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Puerto Rico Debt Crisis: Desperate Times Call For Desperate Measures

October 16, 2015 Blog

The sky is falling in Puerto Rico. For the first time, the Government Development Bank debt, purportedly “guaranteed” by the government, is in danger of default. It is likely the GDB’s $354 million debt payment due on December 1 will be missed — a first even for a shaky borrower like Puerto Rico. Officials have said the government could run out of cash in November unless it can get a short-term loan or renegotiate its debts.

And on Thursday, Puerto Rico’s $72 billion debt crisis took a startling new turn.

Restructuring Puerto Rico’s Debt

The Wall Street Journal reported that Puerto Rico and U.S. officials are discussing the issuance of a “superbond” administered by the U.S. Treasury Department that would help restructure Puerto Rico’s debt.

“Under the plan, the Treasury would administer an account holding at least some of the island’s tax collections,” according to the WSJ report. “Funds in the account would be used to pay holders of the superbond, which would be issued to existing Puerto Rico bondholders in exchange for outstanding debt at a negotiated ratio. Investors would receive less debt but would have higher expectations for getting repaid.”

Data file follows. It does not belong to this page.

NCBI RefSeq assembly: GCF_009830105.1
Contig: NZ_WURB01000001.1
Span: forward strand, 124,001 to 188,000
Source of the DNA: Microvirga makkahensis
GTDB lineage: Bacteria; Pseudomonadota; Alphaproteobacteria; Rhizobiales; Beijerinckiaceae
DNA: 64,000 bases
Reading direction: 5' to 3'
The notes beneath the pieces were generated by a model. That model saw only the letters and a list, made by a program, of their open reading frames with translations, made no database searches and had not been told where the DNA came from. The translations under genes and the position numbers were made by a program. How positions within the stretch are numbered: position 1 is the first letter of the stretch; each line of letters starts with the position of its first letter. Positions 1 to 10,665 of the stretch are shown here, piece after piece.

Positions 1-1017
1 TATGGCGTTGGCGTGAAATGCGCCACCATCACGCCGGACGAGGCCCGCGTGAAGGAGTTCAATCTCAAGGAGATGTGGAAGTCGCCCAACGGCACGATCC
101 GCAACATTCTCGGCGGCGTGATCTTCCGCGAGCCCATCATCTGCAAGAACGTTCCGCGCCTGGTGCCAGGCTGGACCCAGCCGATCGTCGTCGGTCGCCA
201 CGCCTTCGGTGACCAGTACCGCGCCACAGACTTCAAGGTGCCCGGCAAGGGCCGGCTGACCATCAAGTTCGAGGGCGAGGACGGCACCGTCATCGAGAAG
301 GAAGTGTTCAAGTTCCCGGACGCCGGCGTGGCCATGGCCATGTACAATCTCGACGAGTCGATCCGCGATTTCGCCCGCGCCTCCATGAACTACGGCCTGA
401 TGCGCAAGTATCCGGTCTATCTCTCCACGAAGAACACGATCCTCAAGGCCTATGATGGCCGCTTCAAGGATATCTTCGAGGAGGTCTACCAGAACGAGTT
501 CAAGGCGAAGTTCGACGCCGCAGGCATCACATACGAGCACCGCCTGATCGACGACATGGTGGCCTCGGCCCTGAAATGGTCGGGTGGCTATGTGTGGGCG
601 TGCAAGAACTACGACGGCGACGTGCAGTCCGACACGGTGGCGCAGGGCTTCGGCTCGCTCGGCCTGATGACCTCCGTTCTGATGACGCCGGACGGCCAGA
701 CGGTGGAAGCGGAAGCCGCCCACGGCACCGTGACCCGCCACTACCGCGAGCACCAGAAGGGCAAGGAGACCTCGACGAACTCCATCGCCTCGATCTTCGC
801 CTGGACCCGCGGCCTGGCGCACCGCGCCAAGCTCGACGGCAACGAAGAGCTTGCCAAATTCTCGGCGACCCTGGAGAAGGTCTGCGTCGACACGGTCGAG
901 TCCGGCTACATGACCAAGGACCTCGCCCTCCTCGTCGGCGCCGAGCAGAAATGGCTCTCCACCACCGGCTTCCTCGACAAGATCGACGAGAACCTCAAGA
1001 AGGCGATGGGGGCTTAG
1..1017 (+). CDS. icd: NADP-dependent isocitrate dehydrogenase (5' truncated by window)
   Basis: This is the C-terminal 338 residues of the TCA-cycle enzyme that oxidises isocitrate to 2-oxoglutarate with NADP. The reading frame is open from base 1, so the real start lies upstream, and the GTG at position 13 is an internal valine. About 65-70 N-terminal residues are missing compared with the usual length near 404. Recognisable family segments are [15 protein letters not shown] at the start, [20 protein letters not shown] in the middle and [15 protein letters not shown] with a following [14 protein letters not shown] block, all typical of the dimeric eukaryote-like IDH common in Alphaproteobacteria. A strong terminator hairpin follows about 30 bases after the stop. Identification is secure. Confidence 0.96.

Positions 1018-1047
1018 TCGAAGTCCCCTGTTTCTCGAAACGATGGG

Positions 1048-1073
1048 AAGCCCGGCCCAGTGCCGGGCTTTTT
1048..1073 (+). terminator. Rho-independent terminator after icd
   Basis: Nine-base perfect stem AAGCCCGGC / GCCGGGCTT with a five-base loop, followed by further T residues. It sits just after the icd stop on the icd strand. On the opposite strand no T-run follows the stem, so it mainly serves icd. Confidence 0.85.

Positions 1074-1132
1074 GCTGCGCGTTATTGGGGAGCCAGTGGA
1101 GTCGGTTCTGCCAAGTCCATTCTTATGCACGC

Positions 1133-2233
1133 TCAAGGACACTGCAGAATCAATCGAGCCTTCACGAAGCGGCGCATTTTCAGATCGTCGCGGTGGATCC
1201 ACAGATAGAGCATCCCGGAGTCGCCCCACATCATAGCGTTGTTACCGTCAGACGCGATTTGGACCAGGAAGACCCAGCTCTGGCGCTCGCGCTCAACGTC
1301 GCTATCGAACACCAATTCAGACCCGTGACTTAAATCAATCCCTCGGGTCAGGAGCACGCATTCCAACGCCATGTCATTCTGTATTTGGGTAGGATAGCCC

“The proposal would mark an important change in Puerto Rico’s relationship with the U.S. government, which has resisted wading into the island’s debt morass,” according to the Journal. “A superbond would need to clear high political hurdles in Washington and Puerto Rico to become a reality.”

The hedge fund crowd, which bought Puerto Rico’s debt at a deep discount, would love the idea, according to the Journal report. “A superbond could be appealing to creditors. Hedge funds that own billions of dollars of Puerto Rico debt have been pushing the idea of a superbond for months, hoping it would prevent a default and boost the value of their investments.”

But Mom and Pop investors, who bought their bonds and bond funds at par, would view such a plan with great skepticism, according to the WSJ.

“Bondholders are unwilling to swap the debt they hold for new bonds backed only by tax revenues under Puerto Rico’s supervision because they fear the money could be diverted,” according to the report. “But they might be tempted to tender their bonds for less than face value in exchange for a bond involving the Treasury. A bond administered by the Treasury would give investors greater certainty that their stream of payments wouldn’t be siphoned off for other purposes or revoked by politicians in the future.”

Meanwhile Puerto Rican leaders descended on Florida this week to drum up political support for the island’s plight. “Puerto Rican political, faith and civic leaders will convene in Orlando for a national meeting this week to develop a political agenda to pressure the federal government into taking action to help solve the island’s fiscal crisis,” according to the Washington Post.

All the stops are going to be pulled out in the coming weeks as a default by Puerto Rico, along with the potential for a government shutdown, looms.

Desperate times call for desperate measures.

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